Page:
In 1997, MediaTek with only 20 members was established in Hsinchu, Taiwan (China) to design integrated circuits (ICs) for home entertainment equipment.

Along with supportive policies from the Taipei government since the 70s, the city of Hsinchu then emerged as a science and technology park, where Taiwan's best semiconductor engineers who were trained in the US worked.

This was considered the golden age of Taiwan when policies, infrastructure and human resources were all favorable to turn this island into the new Silicon Valley of Asia. A small MediaTek then soon had favorable conditions to start from very small niche markets. Some 24 years later, MediaTek has grown to become the world's fourth largest IC designer with 1.5 billion devices using its chips sold globally in a year.

From disc players to phones

In the last years of the 20th century, the demand for home entertainment increased more than ever with the appearance of music players, VCD/DVD players, digital televisions, digital receivers and more. The market potential was limitless as the chipset industry (a set of integrated semiconductor chips) manufactured smaller but higher-performance, system-integrated semiconductor chips.

MediaTek realized the potential and opportunity to break into a market that was still fragmented. Along with the existing advantage that its partners like TSMC (also based in Hsinchu) had, which processed chips in large quantities, MediaTek focused on research & development of semiconductor chips to control digital entertainment devices. They moved slowly but firmly, from the CD drive on the computer to the DVD player.

The turning point came in 2004 when MediaTek entered the mobile phone market. But instead of selling SoC (system on chip) solutions that included both hardware and software to operate the device, MediaTek became the first company to sell the so-called turnkey solution.

That is, MediaTek provided customers with a prototype design to fully manufacture a phone, simply customizing the exterior design and embedding the logo. At this time, Qualcomm was still busy making 3G chips for smartphones while MediaTek focused on improving 2G chips to serve markets like China, India or Brazil.

By 2014, the semiconductor chips designed by MediaTek were used in 1,500 phone models with 700 million units sold each year. It then released the world's first 8-core 4G LTE processor in 2014.

Although it was not until mid-2019 that MediaTek began to announce 5G chipsets, competitive production costs (US$150 compared to over US$500 of its competitors) helped MediaTek quickly recapture the 5G chip market share on smartphones.

According to 2020 statistics, MediaTek officially surpassed Qualcomm to become the world's largest mobile chip manufacturer, accounting for a market share of 27.2% compared to 25% of Qualcomm.

Succeeding through niche market

Before MediaTek, the world chipset market consisted of manufacturers, designers and companies that both design and manufacture chipset. Great designers like Qualcomm always raced to come up with the latest chips and integrated the most modern technologies, and were therefore always the most expensive.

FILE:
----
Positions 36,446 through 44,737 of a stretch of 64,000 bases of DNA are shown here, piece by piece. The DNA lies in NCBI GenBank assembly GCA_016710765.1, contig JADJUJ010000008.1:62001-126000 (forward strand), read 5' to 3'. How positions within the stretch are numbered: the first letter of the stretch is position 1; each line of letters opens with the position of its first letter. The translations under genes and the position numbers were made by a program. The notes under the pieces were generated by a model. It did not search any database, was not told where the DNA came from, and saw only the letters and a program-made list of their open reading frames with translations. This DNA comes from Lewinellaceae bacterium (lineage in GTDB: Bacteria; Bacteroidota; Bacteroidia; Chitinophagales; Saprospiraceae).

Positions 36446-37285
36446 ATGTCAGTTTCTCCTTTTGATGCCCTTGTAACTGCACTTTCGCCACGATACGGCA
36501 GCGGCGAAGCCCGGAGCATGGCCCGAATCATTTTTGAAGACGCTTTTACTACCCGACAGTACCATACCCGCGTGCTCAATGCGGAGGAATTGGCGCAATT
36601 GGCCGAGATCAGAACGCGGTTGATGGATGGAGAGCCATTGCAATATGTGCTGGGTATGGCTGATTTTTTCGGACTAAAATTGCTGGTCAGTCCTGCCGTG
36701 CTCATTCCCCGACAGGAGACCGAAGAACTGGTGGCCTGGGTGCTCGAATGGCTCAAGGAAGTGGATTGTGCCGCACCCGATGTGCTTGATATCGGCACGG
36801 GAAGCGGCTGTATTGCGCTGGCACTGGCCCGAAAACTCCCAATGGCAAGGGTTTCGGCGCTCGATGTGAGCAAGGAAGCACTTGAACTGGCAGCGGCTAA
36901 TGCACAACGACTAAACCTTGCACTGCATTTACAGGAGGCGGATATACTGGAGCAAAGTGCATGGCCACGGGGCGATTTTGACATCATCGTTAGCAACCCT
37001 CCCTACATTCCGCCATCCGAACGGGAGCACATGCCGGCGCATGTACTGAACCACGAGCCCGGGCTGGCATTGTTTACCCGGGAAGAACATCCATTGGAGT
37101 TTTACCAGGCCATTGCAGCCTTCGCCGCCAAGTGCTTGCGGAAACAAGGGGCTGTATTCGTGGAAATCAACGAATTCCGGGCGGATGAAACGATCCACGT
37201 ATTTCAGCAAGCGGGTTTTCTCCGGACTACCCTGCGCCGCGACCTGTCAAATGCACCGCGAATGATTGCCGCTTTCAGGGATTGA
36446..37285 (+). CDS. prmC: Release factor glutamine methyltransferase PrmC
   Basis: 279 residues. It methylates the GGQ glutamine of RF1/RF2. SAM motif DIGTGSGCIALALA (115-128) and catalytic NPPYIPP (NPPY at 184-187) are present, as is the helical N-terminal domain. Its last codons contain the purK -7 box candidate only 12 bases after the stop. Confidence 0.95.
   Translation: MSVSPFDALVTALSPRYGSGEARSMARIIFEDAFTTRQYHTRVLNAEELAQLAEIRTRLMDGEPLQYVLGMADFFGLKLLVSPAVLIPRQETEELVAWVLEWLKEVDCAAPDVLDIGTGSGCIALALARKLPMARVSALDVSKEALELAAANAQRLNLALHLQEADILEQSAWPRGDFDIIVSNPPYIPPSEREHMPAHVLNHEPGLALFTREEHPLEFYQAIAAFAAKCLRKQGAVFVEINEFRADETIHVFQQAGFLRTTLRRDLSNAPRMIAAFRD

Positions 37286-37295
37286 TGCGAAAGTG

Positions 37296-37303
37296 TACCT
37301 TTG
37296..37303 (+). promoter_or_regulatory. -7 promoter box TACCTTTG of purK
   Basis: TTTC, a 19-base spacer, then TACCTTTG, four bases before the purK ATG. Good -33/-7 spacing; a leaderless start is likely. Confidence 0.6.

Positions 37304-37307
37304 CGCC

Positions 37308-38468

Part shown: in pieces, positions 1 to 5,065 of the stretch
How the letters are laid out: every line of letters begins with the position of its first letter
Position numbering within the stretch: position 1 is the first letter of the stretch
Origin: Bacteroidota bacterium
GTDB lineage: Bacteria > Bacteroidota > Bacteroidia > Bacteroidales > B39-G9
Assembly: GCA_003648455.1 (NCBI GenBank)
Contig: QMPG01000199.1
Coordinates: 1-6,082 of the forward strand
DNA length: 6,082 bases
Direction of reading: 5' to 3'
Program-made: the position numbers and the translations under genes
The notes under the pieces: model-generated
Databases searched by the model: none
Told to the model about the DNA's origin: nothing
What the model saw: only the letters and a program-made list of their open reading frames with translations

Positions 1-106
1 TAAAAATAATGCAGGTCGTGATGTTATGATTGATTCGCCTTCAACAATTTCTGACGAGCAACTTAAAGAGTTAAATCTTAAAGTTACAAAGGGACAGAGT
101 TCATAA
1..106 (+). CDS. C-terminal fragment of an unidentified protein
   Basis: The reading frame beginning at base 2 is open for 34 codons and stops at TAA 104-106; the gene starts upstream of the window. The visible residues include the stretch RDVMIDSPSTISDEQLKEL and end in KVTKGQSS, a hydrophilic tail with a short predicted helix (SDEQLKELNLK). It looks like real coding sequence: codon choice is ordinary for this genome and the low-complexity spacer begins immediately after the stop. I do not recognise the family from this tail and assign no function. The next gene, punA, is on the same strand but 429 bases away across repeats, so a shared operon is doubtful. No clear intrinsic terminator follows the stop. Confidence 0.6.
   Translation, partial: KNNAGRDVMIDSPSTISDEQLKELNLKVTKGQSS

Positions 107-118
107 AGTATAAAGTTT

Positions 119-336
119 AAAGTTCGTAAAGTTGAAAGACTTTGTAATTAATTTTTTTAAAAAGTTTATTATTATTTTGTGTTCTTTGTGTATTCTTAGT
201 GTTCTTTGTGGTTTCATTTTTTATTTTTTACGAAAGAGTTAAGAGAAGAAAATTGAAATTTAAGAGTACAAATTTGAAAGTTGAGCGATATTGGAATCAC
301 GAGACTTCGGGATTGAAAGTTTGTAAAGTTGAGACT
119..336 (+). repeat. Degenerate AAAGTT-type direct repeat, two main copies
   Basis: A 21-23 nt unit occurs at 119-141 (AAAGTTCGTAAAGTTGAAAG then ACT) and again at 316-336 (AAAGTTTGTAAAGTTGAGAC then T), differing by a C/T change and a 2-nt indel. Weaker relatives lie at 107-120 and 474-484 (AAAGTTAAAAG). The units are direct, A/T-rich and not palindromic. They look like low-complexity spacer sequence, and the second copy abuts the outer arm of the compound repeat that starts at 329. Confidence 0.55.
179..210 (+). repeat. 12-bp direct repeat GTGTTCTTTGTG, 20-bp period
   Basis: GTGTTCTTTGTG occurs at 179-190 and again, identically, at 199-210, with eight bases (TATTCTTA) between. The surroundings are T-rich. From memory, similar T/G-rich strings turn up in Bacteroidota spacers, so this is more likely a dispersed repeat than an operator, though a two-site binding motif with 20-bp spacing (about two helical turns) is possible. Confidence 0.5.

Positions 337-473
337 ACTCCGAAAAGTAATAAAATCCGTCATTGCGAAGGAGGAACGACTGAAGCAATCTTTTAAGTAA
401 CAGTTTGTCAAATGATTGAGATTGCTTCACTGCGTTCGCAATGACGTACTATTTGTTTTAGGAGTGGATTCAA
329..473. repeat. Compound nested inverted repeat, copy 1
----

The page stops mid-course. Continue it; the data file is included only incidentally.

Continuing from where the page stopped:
Meanwhile, Samsung or Apple designed their own chips and did not sell them to other companies.

That was the opportunity for MediaTek to jump into the mid-range market, where many manufacturers of technology equipment need to buy an inexpensive chip to make phones, televisions, routers, speakers, and smart watches for low-middle income countries.

MediaTek then designed cheap 4G 5G chips, provided to Xiaomi, Oppo, Realme and even Samsung. When the US ban prevented Huawei from accessing Qualcomm's chips, it had to turn to MediaTek.

5G and opportunities for Vietnam

The 5G era along with the IoT (Internet of Things) revolution is creating a huge market for smart devices. Designing a 5G chipset is the key to opening this door.

Viettel, Vingroup and FPT have announced their entry into the chip manufacturing research market. Vietnam has never made a chip from start to finish. But after only 3 years, Viettel could make its chipset. Viettel used more than 1,000 IT engineers and up to 300 experienced engineers for the 5G production research program and cooperated with many partners from the US, Korea, and India in the fields of chipsets and hardware and software for 5G.

A representative of FPT said that it is extremely difficult to produce chips. FPT has launched a chip production strategy with a period of 10 years and has taken cautious moves. After five years, FPT has more than 100 engineers who can design chips. Initially, FPT did not make its own chips, but only had a team of engineers to make chips for foreign partners.

A FPT representative also emphasized that 5G and IoT are a golden opportunity for Vietnam. Vietnam's microchip industry is not new, as it was formed in the 90s. In fact, most users buy phones, not chips.

"Currently, Vietnam is becoming a hub for IC design. Vietnam has more than 3,000 IC design engineers. So, the production of Made in Vietnam chips is not too far away," said a FPT representative.

Vietnamese enterprises investing in research and development of 5G chipsets for terminals is a difficult semiconductor path. But with foreign outsourcing factories already located in Vietnam, the country can control the research and development of chipsets for niche markets like MediaTek did 24 years ago.

Phuong Nguyen

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